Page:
In the graph below there is a neat representation of what happened in some extreme conditions where the link between US 10 Years Yield and the US CPI strays from the common logarithmic relationship.

 

 

We can see that in tumultuous times (for instance the 1979 second oil crisis) the Log relation fails even though it normalizes over time dropping out mean values on the curve. It is interesting noticing that the current pandemic situation steered the relationship out of the Log curve underlying a condition of low interest rates and increasing inflation, so the future level of interest rates will depend on the persistency of inflation over time. Our guess is that, once everything will normalize, 10-year yield will settle between 2.0% and 3.0%, still a big rise from here and Bond portfolios with Long Duration will suffer from this scenario.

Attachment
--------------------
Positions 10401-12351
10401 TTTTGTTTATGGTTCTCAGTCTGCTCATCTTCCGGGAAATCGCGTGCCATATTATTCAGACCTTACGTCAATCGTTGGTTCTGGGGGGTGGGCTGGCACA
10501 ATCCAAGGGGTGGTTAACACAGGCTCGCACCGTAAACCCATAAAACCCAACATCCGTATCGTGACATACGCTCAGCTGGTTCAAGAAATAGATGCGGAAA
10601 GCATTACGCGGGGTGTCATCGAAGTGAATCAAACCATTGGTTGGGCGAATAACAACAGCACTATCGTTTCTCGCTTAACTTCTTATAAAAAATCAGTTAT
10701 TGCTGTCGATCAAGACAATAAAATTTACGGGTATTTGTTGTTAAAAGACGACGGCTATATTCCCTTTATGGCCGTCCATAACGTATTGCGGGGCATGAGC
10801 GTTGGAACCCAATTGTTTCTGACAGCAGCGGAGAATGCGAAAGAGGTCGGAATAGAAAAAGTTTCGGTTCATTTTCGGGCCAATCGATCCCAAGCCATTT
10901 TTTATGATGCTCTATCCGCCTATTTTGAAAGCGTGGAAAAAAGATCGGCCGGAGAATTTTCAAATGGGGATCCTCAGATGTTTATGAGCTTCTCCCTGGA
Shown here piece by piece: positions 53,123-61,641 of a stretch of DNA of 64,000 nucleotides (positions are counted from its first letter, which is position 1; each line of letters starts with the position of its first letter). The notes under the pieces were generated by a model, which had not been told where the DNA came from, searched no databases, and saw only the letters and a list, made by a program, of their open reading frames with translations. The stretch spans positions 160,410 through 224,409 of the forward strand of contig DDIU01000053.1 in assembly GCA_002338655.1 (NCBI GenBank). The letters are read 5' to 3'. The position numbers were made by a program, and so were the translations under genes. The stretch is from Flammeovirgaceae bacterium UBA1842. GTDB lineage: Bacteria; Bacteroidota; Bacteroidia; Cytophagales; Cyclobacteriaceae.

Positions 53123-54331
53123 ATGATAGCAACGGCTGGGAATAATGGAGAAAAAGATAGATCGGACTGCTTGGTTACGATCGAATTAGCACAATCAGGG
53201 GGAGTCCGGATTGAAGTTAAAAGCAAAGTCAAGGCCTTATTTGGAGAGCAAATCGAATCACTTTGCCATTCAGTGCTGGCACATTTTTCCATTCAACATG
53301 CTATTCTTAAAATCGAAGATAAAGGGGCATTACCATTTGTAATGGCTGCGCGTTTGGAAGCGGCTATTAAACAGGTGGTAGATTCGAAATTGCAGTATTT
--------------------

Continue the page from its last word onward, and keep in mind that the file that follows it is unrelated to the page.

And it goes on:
Another important information comes from the CLIs Breadth, where the indicator is surging over its mean (100) claiming that OECD economies are expanding simultaneously getting over the pandemic contraction.

 

 

This should imply value to outperform but manufacturing is losing momentum favoring growth. Everything will depend on whether rates keep on climbing from current levels and at what rate of speed. Deepen the question, we can state that the market is currently split into two opposite sides in relation to the interest rates. From one side, we have the High PE Growth Stocks that are negatively correlated with 10-year yields (their prices fall when interest rates rise) and in the other camp we have sectors like Banks and Financials that are positively correlated with rates, selling at extreme discount to the market. A balanced portfolio allocation between growth and Banking stocks is our preferred choice until we get a clear picture on the direction of long term rates.   

 

 

It is clear from the graph above that as rates go up, growth stocks tend to underperform thus financials (such as banks) represent the “perfect hedge” for a rising rate environment given the positive correlation with interest rates.

Now let’s dive into our second theme, which is the sovereign debt situation in Europe and China.